The thing I like most about DL Hughley is that he doesn’t take himself too seriously. He is one of those rare people who has to be who they are in order to be fully beneficial to their purpose. He’s a confident and independent thinker who is modest and appreciative of his platforms. Yet, it appears, he’s not fully aware of his impact, which is fortunate because he can’t be swayed to move in the direction of external influence and he remains true to his own direction with little concern of who likes or dislikes his position. This year DL has had a best selling book “How Not to Get Shot: And Other Advice From White People” and his videos continue to make a HUGE impact online and on the Radio Facts site when it comes to expressing his opinion on politics or whatever else the controversial topic of the week is.
KEVIN ROSS: So let’s talk about radio. You’ve been doing it now for what, about 25 years?
D.L. HUGHLEY: It’s funny. I did it at KJLH [Los Angeles] when I was the morning man. I did it at Kiss-FM [the former WRKS/New York] and I’ve been doing the current show [Reach Media/Radio One syndication] for about five years or so. I have always loved the medium. And it’s funny because I never got a chance to do it this continuously. But I didn’t necessarily understand it or it’s input. From a consumer’s outlook, I’ve always understood it because when I lived in LA and I didn’t know anything, it was my entry into the world. But I understand how, you know, from this side of the microphone, how important it is to be clear. And so, uh, I’ve done it, you know, off and on, I would say about 12 years, but I understand how important it is to be clear in how important it is to make sure you take a side. You’ve got to take a side.
I thought it was longer than that because I remember you. I missed you at KJLH because I was on there for a while and that was like the early, I want to say, maybe the late-nineties?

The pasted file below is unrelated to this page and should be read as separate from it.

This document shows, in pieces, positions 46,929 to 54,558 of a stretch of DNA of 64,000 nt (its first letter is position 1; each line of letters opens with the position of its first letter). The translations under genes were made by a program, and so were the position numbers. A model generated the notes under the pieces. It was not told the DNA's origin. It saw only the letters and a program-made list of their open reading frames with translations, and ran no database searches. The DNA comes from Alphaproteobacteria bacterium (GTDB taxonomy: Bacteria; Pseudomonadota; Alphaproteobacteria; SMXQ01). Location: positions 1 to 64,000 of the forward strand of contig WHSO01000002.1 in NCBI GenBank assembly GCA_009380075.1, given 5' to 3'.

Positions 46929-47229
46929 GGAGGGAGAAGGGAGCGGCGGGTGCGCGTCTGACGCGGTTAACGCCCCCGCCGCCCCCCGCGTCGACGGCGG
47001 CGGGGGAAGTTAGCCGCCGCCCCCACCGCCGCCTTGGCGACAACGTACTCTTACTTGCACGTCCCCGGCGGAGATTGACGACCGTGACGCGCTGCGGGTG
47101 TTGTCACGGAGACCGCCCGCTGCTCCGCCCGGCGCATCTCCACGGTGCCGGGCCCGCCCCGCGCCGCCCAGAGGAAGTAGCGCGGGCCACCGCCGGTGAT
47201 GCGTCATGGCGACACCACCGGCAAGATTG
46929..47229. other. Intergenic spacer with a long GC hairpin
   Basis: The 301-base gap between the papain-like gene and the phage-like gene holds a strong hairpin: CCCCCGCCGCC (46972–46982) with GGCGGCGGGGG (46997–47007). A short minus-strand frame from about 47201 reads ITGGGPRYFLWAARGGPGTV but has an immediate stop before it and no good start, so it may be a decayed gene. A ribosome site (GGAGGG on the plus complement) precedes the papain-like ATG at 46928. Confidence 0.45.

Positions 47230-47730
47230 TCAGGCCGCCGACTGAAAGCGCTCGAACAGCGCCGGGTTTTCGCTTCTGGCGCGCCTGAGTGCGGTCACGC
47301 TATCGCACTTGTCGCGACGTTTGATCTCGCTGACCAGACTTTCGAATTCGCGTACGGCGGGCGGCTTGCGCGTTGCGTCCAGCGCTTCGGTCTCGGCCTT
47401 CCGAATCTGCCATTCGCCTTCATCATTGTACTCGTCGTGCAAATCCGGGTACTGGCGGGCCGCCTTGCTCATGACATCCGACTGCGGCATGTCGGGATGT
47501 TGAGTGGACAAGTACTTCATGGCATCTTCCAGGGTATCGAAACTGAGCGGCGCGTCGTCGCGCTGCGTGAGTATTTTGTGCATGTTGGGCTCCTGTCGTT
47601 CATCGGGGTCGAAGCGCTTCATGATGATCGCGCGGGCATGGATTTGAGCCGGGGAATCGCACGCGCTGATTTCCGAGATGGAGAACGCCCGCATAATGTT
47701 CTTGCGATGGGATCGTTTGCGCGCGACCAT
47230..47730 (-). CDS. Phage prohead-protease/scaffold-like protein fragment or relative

Yeah, because, remember, I got fired by Stevie Wonder?
What did you do? I don’t remember that. What happened?
Because I said KGLH was so raggedy that even Stevie Wonder could see it.
Okay. I thought it was longer. Now when you were doing WRKS in New York that was an interesting situation because you were not actually being paid for that, correct?
No, because, you know, it put me in a horrible tax situation because we signed the deal and I thought they would honor it but it ended up not being that way. But I love the medium so much and I thought, well, you know, eventually they’ll work this thing out. Unfortunately, that deal didn’t work out, but it did prepare me for this one. So I guess I’m balanced. It worked out positively, I just didn’t see it at that time.
So you’ve done TV. They even tried to get you on the political TV circuit. What was the situation with that? Why didn’t that work out?
Oh, well, CNN used to get a million people a weekend. And what happened was at the same time we were doing the show, the huge economic downturn happened. The bottom fell out of the economy. So all the things people have money for, in terms of frivolous, things like a black dude doing a political show or a news show – they didn’t have the money for it. And you know, it’s like everything else. Last ones hired, first ones fired, but I enjoyed the experience.
So where do you think radio is going at this point? I know that you do a lot of TV appearances and you go outside of just doing radio. What do you see as the future for radio right now? Do you think you could just be on the air and not do anything else?